The success of any dental practice is directly related to patients’ acceptance of the dentists’ treatment recommendations. A “choreographed” case presentation that blends spoken words with non-verbal cues and visual aids can increase patients’ acceptance of your recommendations. In some cases, it can be helpful to support your case presentation with photographic images so the patient can see the condition being treated; make sure to have a signed photography release before taking, using or otherwise sharing those images.
- Make sure that your case presentations are clear, easy to understand and communicated in layman’s terms.
- Be sure that the patient is involved in the treatment decisions and that patient autonomy is respected.
- Discuss the reason treatment is recommended, what to expect during and after treatment, and the risks associated with accepting-and not accepting-the recommended care.
- Speak calmly, reassure patients that they’ll be taken care of throughout the process, and encourage them to ask questions.
- Explain what you are going to do and why. Step by step, say what will be done and why it needs to be done. Remind the patient throughout the discussion of the treatment benefits.
- Present information in bite-sized pieces, perhaps breaking the treatment down by quadrant. Remember, you are communicating highly technical information to an anxious layperson.
- Use as little technical language as possible. Rather than admit they don’t understand what you’re suggesting, many patients will conjure a simplified-and often distorted-translation that could scare them away from a procedure.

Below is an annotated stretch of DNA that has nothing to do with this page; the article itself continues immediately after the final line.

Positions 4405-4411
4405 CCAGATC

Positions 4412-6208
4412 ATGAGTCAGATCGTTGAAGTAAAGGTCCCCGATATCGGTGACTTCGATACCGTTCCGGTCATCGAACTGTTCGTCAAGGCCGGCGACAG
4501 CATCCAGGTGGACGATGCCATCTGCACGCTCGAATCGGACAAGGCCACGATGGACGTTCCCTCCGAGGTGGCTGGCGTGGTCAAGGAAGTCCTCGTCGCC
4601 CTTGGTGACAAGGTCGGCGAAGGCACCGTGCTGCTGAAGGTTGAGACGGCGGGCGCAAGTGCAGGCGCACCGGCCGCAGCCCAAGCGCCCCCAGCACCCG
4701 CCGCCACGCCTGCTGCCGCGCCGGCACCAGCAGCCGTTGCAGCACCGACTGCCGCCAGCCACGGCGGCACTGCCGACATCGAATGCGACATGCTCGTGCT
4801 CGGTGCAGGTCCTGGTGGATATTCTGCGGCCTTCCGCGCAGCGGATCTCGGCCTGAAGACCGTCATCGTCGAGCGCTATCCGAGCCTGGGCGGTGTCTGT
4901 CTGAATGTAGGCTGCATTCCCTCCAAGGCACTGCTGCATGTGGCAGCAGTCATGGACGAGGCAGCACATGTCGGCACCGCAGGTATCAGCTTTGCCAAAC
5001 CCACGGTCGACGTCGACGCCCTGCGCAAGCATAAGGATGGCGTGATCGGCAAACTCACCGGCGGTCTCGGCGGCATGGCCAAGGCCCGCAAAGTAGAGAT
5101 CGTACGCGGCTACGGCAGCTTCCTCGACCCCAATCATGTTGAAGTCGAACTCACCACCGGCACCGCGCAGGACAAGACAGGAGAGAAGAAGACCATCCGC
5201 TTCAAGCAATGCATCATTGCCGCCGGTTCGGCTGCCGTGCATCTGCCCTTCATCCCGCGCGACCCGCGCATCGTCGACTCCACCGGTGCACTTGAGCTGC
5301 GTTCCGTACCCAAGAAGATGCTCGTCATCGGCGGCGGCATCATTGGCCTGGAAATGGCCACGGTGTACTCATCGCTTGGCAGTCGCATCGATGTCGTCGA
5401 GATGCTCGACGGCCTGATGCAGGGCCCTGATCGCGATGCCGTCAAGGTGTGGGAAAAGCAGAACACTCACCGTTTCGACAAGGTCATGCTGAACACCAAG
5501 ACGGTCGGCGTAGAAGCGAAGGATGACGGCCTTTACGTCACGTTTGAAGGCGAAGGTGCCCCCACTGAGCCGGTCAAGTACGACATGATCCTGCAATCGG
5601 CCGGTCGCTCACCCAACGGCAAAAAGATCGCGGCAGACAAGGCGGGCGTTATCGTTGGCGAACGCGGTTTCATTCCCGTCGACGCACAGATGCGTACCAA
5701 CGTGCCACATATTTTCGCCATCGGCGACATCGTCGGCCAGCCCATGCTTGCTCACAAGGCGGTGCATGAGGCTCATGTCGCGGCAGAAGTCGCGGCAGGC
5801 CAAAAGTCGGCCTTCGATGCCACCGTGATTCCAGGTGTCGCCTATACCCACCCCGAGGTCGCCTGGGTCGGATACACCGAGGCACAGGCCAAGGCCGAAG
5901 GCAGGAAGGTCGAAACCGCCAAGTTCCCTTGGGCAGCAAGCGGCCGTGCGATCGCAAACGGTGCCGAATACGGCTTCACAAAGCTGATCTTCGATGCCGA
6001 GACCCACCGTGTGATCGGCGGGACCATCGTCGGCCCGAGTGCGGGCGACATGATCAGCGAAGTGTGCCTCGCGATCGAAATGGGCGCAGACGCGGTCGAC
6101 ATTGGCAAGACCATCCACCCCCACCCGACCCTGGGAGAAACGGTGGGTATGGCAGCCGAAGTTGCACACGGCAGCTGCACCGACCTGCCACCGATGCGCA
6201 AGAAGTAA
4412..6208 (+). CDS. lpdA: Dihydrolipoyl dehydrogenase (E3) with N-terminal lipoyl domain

- Speak in short sentences. One idea per sentence is easier to understand than a barrage of complex ideas coming at a patient in sentences a mile long.
- Whenever possible, support your recommendations with visual aids, such as pictures, diagrams or ADA brochures that add clarity and more detail.
- Deliver the case presentation in the context of a natural conversation, not a sales pitch.
- Some patients may be nervous about treatment or worried about whether they can afford it. Let them know your practice has plans in place to help finance care and that your staff person (e.g., financial coordinator, office manager) will discuss those options with them.
- Case presentations for minor restorative treatment usually take place in the operatory. Use a private consultation room or your office to discuss major restorative work. The latter also applies to sensitive patients or those needing multiple appointments that will involve higher than average treatment costs.
Additional Resource:Sample Photography Release Form [PDF]
Patient Education Kit: Visual Guides to Case Presentations [ADA Store]